This includes the requirement that the subordination agreement has an effect on the subordinated claim prior to the opening of insolvency proceedings. An agreement on the ranking exclusively in insolvency proceedings is allowed, but will not be relevant for the over-indebtedness test. If the claim on the over-indebtedness balance sheet is disregarded, the parties need to agree – implicitly or explicitly – that a payment to the subordinated claim cannot be demanded if the company is illiquid or over-indebted. If the debtor is illiquid or over-indebted, the agreement needs to provide that the claim is not payable. That is, the subordination wording needs to protect the company from becoming insolvent in the first place (by creating an objection to the payment demand), instead of only regulating the ranking within insolvency proceedings when it is too late.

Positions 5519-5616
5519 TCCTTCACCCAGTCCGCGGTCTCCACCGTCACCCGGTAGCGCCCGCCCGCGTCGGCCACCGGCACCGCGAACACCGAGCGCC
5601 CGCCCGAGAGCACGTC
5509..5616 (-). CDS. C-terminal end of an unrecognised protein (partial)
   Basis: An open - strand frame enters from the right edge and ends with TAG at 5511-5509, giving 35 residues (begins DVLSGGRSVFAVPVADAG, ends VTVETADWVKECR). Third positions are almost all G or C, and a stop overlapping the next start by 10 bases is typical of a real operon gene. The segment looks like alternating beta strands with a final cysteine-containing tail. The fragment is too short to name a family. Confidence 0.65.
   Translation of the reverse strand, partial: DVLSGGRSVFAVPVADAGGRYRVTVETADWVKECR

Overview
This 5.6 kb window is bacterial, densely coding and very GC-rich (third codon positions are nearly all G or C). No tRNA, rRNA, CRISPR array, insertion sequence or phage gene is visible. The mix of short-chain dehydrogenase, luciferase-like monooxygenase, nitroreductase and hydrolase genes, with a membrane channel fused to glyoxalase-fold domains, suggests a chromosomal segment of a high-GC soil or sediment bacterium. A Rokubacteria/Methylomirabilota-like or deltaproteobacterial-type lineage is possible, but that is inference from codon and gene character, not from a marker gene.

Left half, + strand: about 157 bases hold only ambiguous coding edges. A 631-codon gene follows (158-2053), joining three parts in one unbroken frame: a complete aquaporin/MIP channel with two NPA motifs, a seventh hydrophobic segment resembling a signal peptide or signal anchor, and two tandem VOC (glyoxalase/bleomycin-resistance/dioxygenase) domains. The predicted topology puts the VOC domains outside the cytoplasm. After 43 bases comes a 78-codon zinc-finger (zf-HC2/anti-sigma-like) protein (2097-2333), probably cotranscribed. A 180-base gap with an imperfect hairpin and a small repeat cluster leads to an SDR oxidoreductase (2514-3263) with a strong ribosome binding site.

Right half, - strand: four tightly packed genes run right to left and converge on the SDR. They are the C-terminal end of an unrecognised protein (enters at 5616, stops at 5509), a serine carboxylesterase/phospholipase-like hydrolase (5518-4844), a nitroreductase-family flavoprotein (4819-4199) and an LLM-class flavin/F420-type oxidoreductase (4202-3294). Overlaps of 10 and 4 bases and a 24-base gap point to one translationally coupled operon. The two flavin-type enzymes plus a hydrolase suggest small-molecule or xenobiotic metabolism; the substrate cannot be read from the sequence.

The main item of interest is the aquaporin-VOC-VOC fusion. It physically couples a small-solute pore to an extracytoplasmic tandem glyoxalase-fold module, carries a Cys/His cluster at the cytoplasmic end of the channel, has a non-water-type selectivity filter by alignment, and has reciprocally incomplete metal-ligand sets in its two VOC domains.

In the case at hand, the Federal Court of Justice found that the subordination agreement had a pre-insolvency effect. As the company was materially insolvent when the interest payment was made, the bank was not entitled to demand payment of the subordinated debt. This was the basis of the insolvency administrator's right to demand restitution of these payments – if the undue payment were still made, the insolvency administrator could claim restitution based on general unjust enrichment provisions or, alternatively and more importantly, recovery provisions based on insolvency. The payment qualified as gratuitous performance, which can be challenged when effected during the suspect period of four years prior to the opening of insolvency proceedings (Section 134 of the Insolvency Code).